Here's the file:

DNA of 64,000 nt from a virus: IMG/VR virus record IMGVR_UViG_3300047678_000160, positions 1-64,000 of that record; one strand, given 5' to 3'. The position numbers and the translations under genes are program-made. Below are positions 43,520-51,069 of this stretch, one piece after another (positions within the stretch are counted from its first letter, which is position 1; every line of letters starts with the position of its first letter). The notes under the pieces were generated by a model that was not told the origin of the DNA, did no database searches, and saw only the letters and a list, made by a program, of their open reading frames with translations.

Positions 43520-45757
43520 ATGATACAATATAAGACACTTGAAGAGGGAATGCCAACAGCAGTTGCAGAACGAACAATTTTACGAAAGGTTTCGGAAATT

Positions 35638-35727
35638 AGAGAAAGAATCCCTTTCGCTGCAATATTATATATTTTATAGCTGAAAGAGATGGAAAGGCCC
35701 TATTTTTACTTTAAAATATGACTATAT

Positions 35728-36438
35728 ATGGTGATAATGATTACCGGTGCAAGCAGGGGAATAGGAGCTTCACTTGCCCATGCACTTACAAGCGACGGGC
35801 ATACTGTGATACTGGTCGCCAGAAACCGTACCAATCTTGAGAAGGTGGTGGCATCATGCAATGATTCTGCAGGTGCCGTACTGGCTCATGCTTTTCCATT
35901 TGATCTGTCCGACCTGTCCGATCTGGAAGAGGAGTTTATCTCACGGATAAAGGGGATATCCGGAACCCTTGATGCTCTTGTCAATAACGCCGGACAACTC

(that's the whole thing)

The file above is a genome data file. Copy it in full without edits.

DNA of 64,000 nt from a virus: IMG/VR virus record IMGVR_UViG_3300047678_000160, positions 1-64,000 of that record; one strand, given 5' to 3'. The position numbers and the translations under genes are program-made. Below are positions 43,520-51,069 of this stretch, one piece after another (positions within the stretch are counted from its first letter, which is position 1; every line of letters starts with the position of its first letter). The notes under the pieces were generated by a model that was not told the origin of the DNA, did no database searches, and saw only the letters and a list, made by a program, of their open reading frames with translations.

Positions 43520-45757
43520 ATGATACAATATAAGACACTTGAAGAGGGAATGCCAACAGCAGTTGCAGAACGAACAATTTTACGAAAGGTTTCGGAAATT

Positions 35638-35727
35638 AGAGAAAGAATCCCTTTCGCTGCAATATTATATATTTTATAGCTGAAAGAGATGGAAAGGCCC
35701 TATTTTTACTTTAAAATATGACTATAT

Positions 35728-36438
35728 ATGGTGATAATGATTACCGGTGCAAGCAGGGGAATAGGAGCTTCACTTGCCCATGCACTTACAAGCGACGGGC
35801 ATACTGTGATACTGGTCGCCAGAAACCGTACCAATCTTGAGAAGGTGGTGGCATCATGCAATGATTCTGCAGGTGCCGTACTGGCTCATGCTTTTCCATT
35901 TGATCTGTCCGACCTGTCCGATCTGGAAGAGGAGTTTATCTCACGGATAAAGGGGATATCCGGAACCCTTGATGCTCTTGTCAATAACGCCGGACAACTC